Geeks and primitive fieldworkers: a tale of two cultures
As a project manager for MSF (Médecins Sans Frontières/Doctors Without Borders), a medical emergency humanitarian agency, I attended this year’s South by Southwest (SXSW) festival in Austin, Texas, in the company of a friend and collaborator from Google who is involved in crisis mapping. We gave a presentation on some mapping work we had done together, and inevitably we discussed the differences and similarities in our geek (high-technology) and primitive fieldworker (humanitarian) cultures.
The two cultures are, on the face of it, rather distinct.
Geeks live in highly connected environments, usually urban, surrounded by technological infrastructure straight from the most outrageous science fiction of decades past. They inhabit an intellectual world of abstractions: math, code, logic, creativity, and business; while their physical existence is supported by a seamless layer of luxury and connectivity. The food, and the coffee, is good.
Humanitarian fieldworkers live a variety of environments from luxury hotels or palatial mansions to mud huts or tents, with variable connectivity, but almost always with constraints. Even in the most modern of African or South Asian capitals the technological infrastructure is often wobbly; there may be high-speed internet but it usually features random periods of downtime. In the mud hut scenario, internet and telephone use generally involves a satellite rig, great expense, and substantial cursing at the fiddly configurations and on-again-off-again unreliability. Our lives are never far abstracted from the constant effort required to enable working conditions, and the intensely pragmatic work of solving immediate problems. That patient is in danger of dying NOW, that refugee camp needs clean water NOW, and if we don’t get the car fixed in the next few hours we’ll be spending the night by the riverbank eating dry emergency ration biscuits. Most of us have at one time or another shared a single broken-down laptop with several people, a leaky thatched roof over a mud floor, and a plate of sandy, oily rice that is as good as we’re going to get for dinner.
Despite these disparate viewpoints (abstraction vs. immediate physical pragmatism) and differing ecological niches (urban café vs. mud hut) there is an unexpected similarity; primitive fieldworkers and geeks share a culture of problem-solving. Nothing makes a geek happier than a tough problem that gets all the neurons firing, and nothing makes a fieldworker happier than a serious emergency that gets the adrenaline flowing (if that sounds callous, in our defence it’s not the suffering that we enjoy, but the chance to make a real difference with our work).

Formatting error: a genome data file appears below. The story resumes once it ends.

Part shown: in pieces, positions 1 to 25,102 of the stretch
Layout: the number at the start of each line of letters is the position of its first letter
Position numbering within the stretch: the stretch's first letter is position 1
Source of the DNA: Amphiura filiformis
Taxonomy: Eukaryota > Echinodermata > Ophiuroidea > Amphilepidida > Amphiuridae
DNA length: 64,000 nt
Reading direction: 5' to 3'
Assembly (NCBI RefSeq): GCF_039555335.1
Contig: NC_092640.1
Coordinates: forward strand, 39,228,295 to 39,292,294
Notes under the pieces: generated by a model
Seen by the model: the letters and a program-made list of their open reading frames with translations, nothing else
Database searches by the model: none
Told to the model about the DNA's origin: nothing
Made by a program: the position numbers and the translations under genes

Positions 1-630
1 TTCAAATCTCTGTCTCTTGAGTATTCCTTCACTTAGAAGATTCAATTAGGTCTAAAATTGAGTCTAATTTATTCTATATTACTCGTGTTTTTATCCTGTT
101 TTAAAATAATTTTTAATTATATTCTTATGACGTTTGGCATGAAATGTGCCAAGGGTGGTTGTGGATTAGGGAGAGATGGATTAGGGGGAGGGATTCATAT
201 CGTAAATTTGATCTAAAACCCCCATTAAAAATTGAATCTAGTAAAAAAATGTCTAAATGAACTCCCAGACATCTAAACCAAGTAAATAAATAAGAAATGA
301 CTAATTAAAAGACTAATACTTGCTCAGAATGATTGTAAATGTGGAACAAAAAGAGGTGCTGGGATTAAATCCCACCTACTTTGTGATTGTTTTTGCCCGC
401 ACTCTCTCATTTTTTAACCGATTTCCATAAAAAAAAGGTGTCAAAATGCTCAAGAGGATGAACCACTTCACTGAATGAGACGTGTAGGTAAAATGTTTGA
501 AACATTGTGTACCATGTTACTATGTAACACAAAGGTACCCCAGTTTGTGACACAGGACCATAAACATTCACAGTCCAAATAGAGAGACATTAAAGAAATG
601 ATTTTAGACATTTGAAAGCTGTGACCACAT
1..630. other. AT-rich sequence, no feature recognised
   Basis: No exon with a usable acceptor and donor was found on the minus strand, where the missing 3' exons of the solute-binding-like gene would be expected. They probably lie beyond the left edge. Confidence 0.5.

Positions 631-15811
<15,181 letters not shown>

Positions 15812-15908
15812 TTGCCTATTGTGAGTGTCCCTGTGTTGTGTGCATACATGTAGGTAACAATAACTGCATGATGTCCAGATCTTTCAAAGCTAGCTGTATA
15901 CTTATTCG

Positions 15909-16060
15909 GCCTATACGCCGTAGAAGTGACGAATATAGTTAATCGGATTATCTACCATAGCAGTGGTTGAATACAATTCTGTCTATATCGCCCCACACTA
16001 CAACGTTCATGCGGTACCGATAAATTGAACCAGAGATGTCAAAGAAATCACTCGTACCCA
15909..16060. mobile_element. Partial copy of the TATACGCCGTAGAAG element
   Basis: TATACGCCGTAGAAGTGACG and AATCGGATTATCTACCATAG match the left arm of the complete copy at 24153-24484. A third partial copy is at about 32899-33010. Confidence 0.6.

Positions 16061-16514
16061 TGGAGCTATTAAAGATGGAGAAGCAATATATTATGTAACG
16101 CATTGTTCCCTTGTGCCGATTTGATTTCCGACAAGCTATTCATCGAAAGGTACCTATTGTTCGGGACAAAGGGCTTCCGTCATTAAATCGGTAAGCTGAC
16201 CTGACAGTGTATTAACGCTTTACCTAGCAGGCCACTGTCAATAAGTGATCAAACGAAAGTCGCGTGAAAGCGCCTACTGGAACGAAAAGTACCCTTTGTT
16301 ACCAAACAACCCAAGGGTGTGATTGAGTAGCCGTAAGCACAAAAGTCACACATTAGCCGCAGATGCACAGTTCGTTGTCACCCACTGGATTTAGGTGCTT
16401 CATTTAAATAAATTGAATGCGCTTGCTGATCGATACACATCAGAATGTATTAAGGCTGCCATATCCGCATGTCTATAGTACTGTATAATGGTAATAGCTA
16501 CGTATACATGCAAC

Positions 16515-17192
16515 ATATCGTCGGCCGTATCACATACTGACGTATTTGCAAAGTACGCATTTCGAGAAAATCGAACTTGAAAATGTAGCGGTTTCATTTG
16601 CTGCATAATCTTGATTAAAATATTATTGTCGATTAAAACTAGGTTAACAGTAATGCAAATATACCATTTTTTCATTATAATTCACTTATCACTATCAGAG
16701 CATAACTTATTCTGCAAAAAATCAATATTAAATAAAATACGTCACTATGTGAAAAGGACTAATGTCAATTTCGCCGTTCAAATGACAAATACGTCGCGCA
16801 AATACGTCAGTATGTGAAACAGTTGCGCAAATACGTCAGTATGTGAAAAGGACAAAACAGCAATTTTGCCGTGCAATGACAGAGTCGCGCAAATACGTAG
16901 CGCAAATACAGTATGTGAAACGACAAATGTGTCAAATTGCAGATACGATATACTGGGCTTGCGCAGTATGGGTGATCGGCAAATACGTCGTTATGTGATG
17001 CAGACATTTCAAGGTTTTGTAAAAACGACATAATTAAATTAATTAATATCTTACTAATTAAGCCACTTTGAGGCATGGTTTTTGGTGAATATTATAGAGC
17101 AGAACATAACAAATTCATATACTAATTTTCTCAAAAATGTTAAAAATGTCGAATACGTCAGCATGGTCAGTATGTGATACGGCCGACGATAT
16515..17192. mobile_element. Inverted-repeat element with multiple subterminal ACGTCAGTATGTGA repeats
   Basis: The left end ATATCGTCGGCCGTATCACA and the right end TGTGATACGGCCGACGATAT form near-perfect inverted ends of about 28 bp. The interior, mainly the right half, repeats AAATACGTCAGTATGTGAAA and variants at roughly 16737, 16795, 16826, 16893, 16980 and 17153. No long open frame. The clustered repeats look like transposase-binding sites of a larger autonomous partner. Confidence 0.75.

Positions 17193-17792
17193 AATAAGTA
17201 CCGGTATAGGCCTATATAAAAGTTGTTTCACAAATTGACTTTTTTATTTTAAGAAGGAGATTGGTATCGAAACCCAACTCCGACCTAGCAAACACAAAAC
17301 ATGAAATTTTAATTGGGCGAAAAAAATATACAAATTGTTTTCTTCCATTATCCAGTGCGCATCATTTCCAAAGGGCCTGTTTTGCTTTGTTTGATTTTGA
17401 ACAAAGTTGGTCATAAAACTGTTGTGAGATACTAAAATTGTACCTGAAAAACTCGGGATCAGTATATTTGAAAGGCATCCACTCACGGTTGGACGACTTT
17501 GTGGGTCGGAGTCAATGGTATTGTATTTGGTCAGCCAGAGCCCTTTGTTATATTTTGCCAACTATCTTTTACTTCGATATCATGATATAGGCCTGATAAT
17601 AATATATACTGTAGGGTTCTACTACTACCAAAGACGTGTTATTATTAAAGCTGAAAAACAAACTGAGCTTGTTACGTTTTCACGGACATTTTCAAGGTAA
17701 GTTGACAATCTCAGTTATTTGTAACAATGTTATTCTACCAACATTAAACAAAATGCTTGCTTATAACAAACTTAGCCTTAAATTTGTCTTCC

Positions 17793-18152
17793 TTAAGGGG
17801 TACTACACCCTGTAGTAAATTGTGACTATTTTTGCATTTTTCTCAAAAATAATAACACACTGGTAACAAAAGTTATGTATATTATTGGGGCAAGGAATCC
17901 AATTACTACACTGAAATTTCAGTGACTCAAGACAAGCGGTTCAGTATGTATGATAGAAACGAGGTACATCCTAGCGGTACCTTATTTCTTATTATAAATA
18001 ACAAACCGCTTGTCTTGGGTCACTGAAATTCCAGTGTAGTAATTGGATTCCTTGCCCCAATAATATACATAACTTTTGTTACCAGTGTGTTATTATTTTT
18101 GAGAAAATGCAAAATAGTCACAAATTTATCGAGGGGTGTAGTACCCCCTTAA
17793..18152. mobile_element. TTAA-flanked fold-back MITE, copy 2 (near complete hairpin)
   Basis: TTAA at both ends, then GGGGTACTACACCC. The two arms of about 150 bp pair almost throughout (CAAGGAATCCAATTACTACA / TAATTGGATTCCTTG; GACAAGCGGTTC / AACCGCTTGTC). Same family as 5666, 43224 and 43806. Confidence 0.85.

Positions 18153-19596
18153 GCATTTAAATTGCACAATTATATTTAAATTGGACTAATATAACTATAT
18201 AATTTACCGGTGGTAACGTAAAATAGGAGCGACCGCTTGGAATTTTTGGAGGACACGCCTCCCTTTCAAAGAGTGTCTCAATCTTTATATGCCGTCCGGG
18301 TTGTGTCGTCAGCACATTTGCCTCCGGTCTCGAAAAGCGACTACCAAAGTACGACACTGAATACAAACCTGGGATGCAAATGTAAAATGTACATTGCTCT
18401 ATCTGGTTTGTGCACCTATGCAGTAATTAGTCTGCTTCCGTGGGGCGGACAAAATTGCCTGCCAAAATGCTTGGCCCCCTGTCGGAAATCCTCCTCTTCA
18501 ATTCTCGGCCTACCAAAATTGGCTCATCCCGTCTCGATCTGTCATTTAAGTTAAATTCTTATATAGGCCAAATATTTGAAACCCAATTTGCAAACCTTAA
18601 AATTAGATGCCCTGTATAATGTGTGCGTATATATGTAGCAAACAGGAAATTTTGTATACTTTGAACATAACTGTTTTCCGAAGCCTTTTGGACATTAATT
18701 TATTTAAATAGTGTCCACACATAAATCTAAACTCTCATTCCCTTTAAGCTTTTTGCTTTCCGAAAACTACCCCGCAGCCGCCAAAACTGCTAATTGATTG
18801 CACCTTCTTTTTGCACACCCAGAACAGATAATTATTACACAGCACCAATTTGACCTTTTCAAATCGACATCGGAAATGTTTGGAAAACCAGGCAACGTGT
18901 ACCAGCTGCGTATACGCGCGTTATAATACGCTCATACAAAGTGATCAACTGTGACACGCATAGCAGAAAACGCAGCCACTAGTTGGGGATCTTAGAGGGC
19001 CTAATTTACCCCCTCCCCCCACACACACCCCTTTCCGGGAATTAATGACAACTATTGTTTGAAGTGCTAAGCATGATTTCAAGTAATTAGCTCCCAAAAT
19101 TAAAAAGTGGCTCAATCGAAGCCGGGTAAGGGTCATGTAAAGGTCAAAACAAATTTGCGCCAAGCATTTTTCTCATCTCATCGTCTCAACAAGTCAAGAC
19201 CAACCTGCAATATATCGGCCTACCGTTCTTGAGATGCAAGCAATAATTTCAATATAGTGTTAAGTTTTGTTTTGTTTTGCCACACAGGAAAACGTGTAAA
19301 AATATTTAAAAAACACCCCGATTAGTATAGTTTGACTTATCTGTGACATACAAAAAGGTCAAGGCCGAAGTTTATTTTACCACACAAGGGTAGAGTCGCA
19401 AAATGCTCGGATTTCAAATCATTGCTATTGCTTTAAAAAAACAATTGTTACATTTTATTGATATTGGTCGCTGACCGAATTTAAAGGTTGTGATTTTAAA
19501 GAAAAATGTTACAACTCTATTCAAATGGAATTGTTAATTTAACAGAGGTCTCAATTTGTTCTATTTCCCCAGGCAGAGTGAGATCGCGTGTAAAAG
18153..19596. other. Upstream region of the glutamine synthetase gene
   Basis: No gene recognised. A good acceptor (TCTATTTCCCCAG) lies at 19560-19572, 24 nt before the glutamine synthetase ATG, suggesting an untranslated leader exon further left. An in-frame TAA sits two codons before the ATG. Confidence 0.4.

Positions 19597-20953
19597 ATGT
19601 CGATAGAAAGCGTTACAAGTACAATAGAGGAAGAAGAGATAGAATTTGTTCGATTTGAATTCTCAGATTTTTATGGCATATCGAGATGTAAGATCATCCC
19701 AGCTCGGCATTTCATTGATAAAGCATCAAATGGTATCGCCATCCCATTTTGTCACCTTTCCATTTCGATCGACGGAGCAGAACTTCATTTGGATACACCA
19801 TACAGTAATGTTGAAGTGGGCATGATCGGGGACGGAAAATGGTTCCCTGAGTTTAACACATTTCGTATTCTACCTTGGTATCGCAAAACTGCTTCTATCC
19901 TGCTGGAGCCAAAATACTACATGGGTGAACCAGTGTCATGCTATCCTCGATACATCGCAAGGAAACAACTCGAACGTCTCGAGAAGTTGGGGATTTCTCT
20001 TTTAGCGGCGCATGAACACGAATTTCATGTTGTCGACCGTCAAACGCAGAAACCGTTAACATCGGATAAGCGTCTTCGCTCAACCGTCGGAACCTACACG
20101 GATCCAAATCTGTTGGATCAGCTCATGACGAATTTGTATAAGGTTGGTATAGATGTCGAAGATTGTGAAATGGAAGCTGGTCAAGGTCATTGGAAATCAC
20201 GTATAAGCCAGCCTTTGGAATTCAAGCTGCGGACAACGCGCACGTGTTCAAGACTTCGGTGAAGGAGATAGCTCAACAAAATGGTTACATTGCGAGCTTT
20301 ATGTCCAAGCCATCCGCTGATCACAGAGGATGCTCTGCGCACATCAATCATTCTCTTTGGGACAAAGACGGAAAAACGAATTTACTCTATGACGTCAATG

At SXSW we had the chance to share that cultural crossover with a broad audience of geeks, fieldworkers, and an assortment of others, all of whom shared an interest in the intersection of humanitarian work and technology.
My main take-home message was: we are not alone.
We humanitarians tend to take pride in our ability to deal with problems by stretching our ingenuity and using only what is available in the field. My friend from Google was astounded at what we do with spreadsheets, saying “I didn’t think that this could be done without software coding capacity”. We use spreadsheets as databases, stock management systems, maps, payroll systems, and sketchpads. This is, perhaps a strength but I am beginning to realize that we take it too far. There is an enormous community out there in the world, with increasingly robust electronic links to even the most remote field locations, who can help us. Open source code can be written to address problems that we would normally tackle with tortuous repurposing of spreadsheets; there are incredibly talented programmers delighted to donate their efforts, especially to interesting problems. Informal slums can be mapped by volunteers, either people who once lived in the country or even by people who have never been there simply hand-tracing satellite imagery. The astounding success of the Ushahidi project (follow the link to read about an open-source crisis mapping project that started in Kenya to assist people during electoral violence and has since been used around the world, including Washington DC, to map emergencies) shows the power of crowdsourcing or distributed voluntarism to assist people in crisis.
Humanitarians need tools and information, particularly during crises. The tech world is bursting with possibilities to provide just that, often free of charge and with an astonishing level of professionalism. I hope that this meeting of cultures continues to deepen and that the early promise of these innovations translates to real benefit to the populations in crisis that we serve.
Ivan Gayton is a project manager with Médecins Sans Frontières, currently working in Nigeria. During the Haiti cholera outbreak in 2010, he worked together with a team from Google to develop tools to map the outbreak using freely available software (Google Earth). He and Google’s Pablo Mayrgundter continue to work on an open-source epidemiological mapping tool in their scant spare time. Other than an interest in seeing further cultural cross-pollination between humanitarians and techies, Ivan has no conflict of interest, and no financial interests whatsoever in the matter.